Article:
It was cool and rainy yesterday, when I decided I’d make chicken pozole today. I pictured cold rain slapping the roof, and a steamy kitchen, redolent with the soothing smell of garlic, chiles, and chicken. I didn’t consult the forecast. The steamy and redolent kitchen part was accurate, but it’s sunny and 85 degrees today. A crunchy salad and an iced drink would suffice. But never mind. Once the idea of chicken pozole got a hold of me, it didn’t loosen its grip just because the weather didn’t follow the script.
Pozole traditionally stars pork, not chicken. I think the authentic variety involves scary pig parts I don’t typically have on hand. I”m not sure. I’m not picky about authenticity. No sense getting inhibited by accuracy, right? Cooking is an art, not a science. At least, that”s whay I tell myself, because it makes my imprecision sound kind of virtuous.
The garnishes are key here. Offer lots. Pile them on. Cabbage and radishes bring crunch and zing. Avocado adds silky richness. The cilantro chimes in with some funk, and the lime shines a little light on the whole shebang. It”s actually a darn good salad in its own right, lively with textures and taste. But this stew and its toppings are the yin and the yang. They need each other. They love each other. It would be wrong to keep them apart.
Now or later, hot day or cold, you should try this pozole. There’s some chopping and shredding, yes. But go on. It won”t take long. You’ll understand when that first spoonful unfolds its flavors. The heat is balanced by the earthy depth of hominy and toasted pumpkin seeds. The stew lends a sturdy backdrop to the crisp garnishes. It would make great medicine for a friend with a cold. It offers all online casino the salty comfort of chicken soup, along with a serious dose of flavor to keep things interesting. It seems made to order for a chilly gray day. I’ll have to get back to you on that. For now I can attest that it brought some extra sizzle to this already hot and sunny day.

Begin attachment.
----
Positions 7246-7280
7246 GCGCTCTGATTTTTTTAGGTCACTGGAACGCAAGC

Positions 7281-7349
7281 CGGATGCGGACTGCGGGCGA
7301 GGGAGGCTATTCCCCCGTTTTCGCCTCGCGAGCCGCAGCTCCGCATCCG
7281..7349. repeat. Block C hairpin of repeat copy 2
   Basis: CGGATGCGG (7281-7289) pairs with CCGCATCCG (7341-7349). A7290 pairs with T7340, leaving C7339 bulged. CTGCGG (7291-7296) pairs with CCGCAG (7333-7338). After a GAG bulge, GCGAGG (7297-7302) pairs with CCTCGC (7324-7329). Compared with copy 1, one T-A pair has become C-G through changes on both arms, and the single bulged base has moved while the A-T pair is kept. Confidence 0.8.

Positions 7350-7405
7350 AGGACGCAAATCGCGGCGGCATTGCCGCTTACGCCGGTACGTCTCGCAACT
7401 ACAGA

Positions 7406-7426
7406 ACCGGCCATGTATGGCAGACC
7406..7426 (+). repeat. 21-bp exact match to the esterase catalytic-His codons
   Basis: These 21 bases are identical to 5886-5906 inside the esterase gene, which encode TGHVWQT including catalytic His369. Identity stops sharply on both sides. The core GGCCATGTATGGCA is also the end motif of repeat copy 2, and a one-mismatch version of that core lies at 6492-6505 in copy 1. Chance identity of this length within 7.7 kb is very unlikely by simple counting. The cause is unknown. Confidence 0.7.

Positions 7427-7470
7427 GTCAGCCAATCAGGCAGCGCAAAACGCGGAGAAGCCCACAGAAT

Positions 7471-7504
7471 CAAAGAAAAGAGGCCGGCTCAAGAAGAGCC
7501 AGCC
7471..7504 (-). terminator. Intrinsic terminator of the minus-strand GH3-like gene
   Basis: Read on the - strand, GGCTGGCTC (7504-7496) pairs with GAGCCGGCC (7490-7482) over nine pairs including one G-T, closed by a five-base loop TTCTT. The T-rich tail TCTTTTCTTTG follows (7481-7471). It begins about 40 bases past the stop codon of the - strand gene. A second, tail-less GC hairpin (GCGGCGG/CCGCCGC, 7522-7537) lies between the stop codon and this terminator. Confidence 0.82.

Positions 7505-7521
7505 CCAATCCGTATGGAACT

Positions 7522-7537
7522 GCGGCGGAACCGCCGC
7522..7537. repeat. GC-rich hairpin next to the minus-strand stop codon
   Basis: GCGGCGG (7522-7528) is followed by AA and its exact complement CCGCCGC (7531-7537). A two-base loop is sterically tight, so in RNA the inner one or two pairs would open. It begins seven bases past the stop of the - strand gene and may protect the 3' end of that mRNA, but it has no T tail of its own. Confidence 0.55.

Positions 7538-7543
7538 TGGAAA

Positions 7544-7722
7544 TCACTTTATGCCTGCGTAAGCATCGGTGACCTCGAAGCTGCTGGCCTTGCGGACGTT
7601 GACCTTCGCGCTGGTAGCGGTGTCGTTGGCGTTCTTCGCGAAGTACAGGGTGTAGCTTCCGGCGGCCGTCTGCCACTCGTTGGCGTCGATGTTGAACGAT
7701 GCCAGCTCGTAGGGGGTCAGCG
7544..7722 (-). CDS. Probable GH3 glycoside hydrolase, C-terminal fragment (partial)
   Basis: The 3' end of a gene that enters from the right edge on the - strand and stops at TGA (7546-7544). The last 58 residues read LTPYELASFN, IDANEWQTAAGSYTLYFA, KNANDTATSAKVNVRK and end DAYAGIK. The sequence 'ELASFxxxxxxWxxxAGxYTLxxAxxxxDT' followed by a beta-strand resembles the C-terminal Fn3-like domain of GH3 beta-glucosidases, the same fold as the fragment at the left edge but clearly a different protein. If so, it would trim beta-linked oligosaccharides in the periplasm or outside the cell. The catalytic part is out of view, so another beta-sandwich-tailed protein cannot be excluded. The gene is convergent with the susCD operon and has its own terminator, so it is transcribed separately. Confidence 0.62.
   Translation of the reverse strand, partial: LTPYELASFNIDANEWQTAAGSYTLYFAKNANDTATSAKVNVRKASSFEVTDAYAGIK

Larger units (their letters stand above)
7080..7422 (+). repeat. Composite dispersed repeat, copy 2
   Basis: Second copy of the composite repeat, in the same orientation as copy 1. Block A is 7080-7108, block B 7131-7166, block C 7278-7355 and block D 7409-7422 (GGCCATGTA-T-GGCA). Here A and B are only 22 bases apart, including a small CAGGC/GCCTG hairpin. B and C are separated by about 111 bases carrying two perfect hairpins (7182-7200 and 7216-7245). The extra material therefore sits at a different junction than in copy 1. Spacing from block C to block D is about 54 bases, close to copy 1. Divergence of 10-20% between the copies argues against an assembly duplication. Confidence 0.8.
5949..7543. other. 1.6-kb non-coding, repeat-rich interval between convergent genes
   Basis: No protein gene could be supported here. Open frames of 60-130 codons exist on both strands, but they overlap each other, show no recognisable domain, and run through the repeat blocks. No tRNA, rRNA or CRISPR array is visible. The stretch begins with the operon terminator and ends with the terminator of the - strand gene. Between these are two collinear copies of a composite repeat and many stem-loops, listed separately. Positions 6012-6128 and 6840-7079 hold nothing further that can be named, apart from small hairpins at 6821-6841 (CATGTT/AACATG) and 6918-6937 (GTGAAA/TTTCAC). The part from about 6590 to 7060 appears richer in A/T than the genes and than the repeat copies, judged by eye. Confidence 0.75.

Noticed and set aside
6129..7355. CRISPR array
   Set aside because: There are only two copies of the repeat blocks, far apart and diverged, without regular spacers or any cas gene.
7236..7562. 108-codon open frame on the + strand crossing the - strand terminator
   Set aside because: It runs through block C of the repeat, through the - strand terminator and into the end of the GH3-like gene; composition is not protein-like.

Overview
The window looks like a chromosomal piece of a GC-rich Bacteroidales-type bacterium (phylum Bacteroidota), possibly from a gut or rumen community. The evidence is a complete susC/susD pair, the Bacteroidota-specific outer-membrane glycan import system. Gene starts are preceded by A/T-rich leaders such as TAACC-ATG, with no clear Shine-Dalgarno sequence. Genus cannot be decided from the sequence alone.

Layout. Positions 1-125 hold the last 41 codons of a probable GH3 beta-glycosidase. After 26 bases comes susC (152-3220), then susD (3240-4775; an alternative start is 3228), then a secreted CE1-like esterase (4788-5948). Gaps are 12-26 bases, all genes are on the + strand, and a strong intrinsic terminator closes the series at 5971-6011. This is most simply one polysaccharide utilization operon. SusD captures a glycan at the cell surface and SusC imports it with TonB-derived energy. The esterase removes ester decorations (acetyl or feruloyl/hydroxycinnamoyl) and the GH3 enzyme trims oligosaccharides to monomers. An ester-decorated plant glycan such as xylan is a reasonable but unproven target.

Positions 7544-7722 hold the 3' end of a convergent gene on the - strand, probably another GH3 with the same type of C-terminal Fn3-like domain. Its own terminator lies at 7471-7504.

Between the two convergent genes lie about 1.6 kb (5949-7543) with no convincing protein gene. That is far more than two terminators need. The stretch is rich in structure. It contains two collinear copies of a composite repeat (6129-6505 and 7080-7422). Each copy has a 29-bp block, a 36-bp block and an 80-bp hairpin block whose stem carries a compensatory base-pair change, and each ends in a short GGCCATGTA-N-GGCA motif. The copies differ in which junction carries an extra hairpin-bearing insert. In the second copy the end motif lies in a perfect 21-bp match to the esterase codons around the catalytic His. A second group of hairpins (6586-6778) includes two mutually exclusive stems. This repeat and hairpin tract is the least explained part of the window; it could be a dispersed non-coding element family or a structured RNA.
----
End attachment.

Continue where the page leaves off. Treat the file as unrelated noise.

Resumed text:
P.S. You can feed this to people who don’t eat gluten, or eggs, or dairy, or soy. I manosdeayuda did. I was kind of proud of myself for coming up with a recipe that met all those requirements. Little did I realize it would it would be so tasty I would feel compelled to shout it from the cyber-rooftops.
GREEN POZOLE WITH CHICKEN – adapted from this recipe in Gourmet magazine
makes four hearty servings
1/3 cup roasted, salted pumpkin seeds
3 tablespoons vegetable oil
1 medium white onion, chopped
4 garlic cloves, chopped
1 ½ jalapenos, seeded and chopped
2 teaspoons salt
1 pound tomatillos, husked and chopped (If you don’t have fresh, you can buy canned in the Mexican food section of many grocery stores.)
¾ cup fresh cilantro leaves
1 teaspoon dried oregano
3 cups low-sodium chicken broth
2 pounds boneless, skinless chicken thighs
2 15-ounce cans white hominy, rinsed and drained
Grind pumpkin seeds finely in food processor or spice grinder. Set aside.
In a large stock pot over medium-high heat, heat three tablespoons of oil. Sauté onion, garlic, and jalapenos until soft, three to five minutes.
Puree the sautéed vegetables, salt, oregano, tomatillos, and cilantro in food processor. Return the puree to the stock pot.
Cook on medium heat, stirring frequently, until thickened, about ten minutes.
Add chicken broth and raw chicken. Bring to a boil, then turn down to a low simmer. After 15 minutes, remove the chicken pieces using tongs and place them in a bowl. When it’s cool enough to handle, shred the chicken meat, discarding any big blobs of fat or gristle you wouldn’t want to find in your mouth.
Add hominy and ground pumpkin seeds to the pot. Add the shredded chicken and its accumulated juices. Simmer on low heat for about 20 more minutes.
Serve with shredded cabbage, chopped radish, diced avocado, chopped cilantro, lime wedges, and whatever else your heart desires.